Every business owner wants to grow a profitable business that continues to grow and remain profitable in the long term. Rapid growth in both revenue and profits are seen by many to be the keys to achieving this.
There is one consequence of rapid profit growth that can destroy your profitable business. That consequence is taxation, or more specifically double taxation.
Without careful planning the strong growth in profit for your business could also be the reason your business will struggle to survive in the next twelve months.
Profitable businesses are taxed at the time the income tax return is lodged. Where there is a rapid growth in profit, the tax credits previously paid will not be enough to cover the tax debt for the return lodged. This is a major blow to your cash flow.
Under the PAYG Instalment system, businesses are required to make quarterly instalments of income tax in advance for the following year. The amount of PAYG Tax instalment required is based on your most recent tax return lodged. The Australian taxation Office (ATO) assumes you will make the same level of profit as declared on your most recent tax return. PAYG instalments are paid by quarterly instalments due 28 October, February, April and July each year.
After you lodge your return there will be a "catch up" instalment.
Let's look at an example of how this works. Fred started his tiling business in 2017 and broke even. In 2018 he has made a very nice profit of $200,000. His company Bedrock Slate and Tile Pty Ltd (BST) qualifies for the 27.5% company tax rate.
|Tax @ 27.5%||$55,000|
If Fred lodges BST's tax return in March 2019, BST will have an income tax debt due
on lodgement of its return of $55,000. Now that BST has lodged its first tax return with tax payable the ATO will update the PAYG Instalment details.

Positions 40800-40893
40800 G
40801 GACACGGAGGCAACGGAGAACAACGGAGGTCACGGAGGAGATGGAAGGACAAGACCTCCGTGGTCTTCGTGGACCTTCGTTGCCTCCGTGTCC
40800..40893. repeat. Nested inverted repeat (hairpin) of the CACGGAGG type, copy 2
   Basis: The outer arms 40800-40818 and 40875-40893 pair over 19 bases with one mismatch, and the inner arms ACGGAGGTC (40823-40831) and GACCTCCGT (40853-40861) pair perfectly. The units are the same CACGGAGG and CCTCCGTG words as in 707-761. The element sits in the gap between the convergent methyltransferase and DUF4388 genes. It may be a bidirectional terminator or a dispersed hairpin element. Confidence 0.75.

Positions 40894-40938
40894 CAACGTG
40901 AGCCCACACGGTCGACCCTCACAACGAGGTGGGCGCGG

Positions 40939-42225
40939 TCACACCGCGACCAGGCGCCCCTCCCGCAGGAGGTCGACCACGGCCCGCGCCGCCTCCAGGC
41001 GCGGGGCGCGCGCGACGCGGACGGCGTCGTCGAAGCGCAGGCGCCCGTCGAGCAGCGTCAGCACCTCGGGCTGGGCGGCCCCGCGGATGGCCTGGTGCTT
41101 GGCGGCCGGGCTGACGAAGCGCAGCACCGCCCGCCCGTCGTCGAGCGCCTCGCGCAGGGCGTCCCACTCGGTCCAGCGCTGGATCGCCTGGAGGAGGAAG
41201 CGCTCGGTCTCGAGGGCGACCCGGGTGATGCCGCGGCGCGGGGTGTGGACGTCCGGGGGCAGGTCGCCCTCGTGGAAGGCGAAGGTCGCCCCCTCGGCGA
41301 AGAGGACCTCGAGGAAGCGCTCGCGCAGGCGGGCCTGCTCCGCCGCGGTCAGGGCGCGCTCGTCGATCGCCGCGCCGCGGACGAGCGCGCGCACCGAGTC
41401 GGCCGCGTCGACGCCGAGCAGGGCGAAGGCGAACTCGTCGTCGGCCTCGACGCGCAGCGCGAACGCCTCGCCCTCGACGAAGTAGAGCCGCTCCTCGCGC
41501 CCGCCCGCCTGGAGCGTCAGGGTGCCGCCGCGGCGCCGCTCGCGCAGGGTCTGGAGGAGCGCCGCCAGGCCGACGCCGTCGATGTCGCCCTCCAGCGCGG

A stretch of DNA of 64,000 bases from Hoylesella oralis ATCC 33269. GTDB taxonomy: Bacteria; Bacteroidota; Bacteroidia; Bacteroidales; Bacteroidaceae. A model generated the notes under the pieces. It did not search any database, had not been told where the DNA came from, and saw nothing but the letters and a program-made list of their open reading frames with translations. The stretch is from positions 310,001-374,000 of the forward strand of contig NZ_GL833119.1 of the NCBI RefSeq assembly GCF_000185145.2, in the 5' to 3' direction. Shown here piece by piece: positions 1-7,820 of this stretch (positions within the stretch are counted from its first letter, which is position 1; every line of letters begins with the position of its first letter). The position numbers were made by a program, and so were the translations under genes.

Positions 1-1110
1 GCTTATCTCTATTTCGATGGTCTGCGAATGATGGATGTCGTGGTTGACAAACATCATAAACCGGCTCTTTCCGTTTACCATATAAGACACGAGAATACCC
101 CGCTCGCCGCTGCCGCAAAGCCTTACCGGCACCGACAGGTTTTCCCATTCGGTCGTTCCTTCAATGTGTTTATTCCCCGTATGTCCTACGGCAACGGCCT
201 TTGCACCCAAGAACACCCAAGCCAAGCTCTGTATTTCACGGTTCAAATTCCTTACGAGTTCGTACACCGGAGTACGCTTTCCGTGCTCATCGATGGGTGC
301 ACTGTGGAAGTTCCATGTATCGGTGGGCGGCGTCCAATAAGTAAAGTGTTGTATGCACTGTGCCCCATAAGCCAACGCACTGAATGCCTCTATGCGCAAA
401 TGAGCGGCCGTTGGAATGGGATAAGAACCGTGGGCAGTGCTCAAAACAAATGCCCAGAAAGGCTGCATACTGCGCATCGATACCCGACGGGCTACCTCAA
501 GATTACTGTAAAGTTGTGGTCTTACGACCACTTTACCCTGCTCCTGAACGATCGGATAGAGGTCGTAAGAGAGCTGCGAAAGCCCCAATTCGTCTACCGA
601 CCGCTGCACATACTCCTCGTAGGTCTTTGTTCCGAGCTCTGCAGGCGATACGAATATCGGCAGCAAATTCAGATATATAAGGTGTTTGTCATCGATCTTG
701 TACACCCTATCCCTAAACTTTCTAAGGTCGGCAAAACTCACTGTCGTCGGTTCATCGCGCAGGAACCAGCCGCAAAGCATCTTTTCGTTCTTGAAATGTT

For the June 2019 Activity Statement, BST will be required to make a PAYG instalment for the 2019 of $55,000 (ignoring indexation). For the September 2019 quarterly activity statement BST will be required to pay one quarter of the estimated PAYG being $13,750 in October 2019.
|April 2019||$55,000||2018 Tax Total|
|July 2019||$55,000||2019 Instalment|
|Sept 2019||$13,750||2020 Instalment|
In 7 months BST will pay 2 ¼ years of tax.This is a huge sting and will make a massive dent in your cashflow. Unless Fred had planned for this and set aside funds to make these payments Fred will have a major issue with cashflow and making these payments
If Bedrock Slate and Tiling continues to grow without controlling the cash flow issues, the taxation impact on cash from the second year of growth will increase.
In our example if Bedrock Slate and Tiling achieves these figures:
|Tax @ 27.5%||$137,500|
|Credit for 2019 Tax Instalments PAID||$55,000|
|Balance of 2019 Tax Payable||$96,250|
Then it will have tax payments due of:
|April 2020||$96,500||2019 Tax Balance|
|July 2020||$96,500||2020 Instalment|
|Sept 2020||$13,750||2021 Instalment|
Again, in 7 months BST will be paying 2 ¼ years of taxation.
Not paying your tax debts on time may impact your ability to raise funds by borrowing in the future. A business with a clean tax portal report showing commitments are paid on time will have much more success getting funding than a business with a poor tax payment position. Where a business has entered into a payment plan with the ATO to manage cash flow, lenders such as traditional banks may see this as the business being unable to meet its key obligations.
Every business owner must have an action plan for how you will grow and survive.
- You need to plan well in advance for how you will fund the growth
- Set aside reserves for making your taxation payments on time Organise the funds for how your growing business will pay this double taxation hit
- If you need to organise funding, start the process well in advance of when you will need to make tax payments
Get your business finance fit and avoid cash flow issues like this.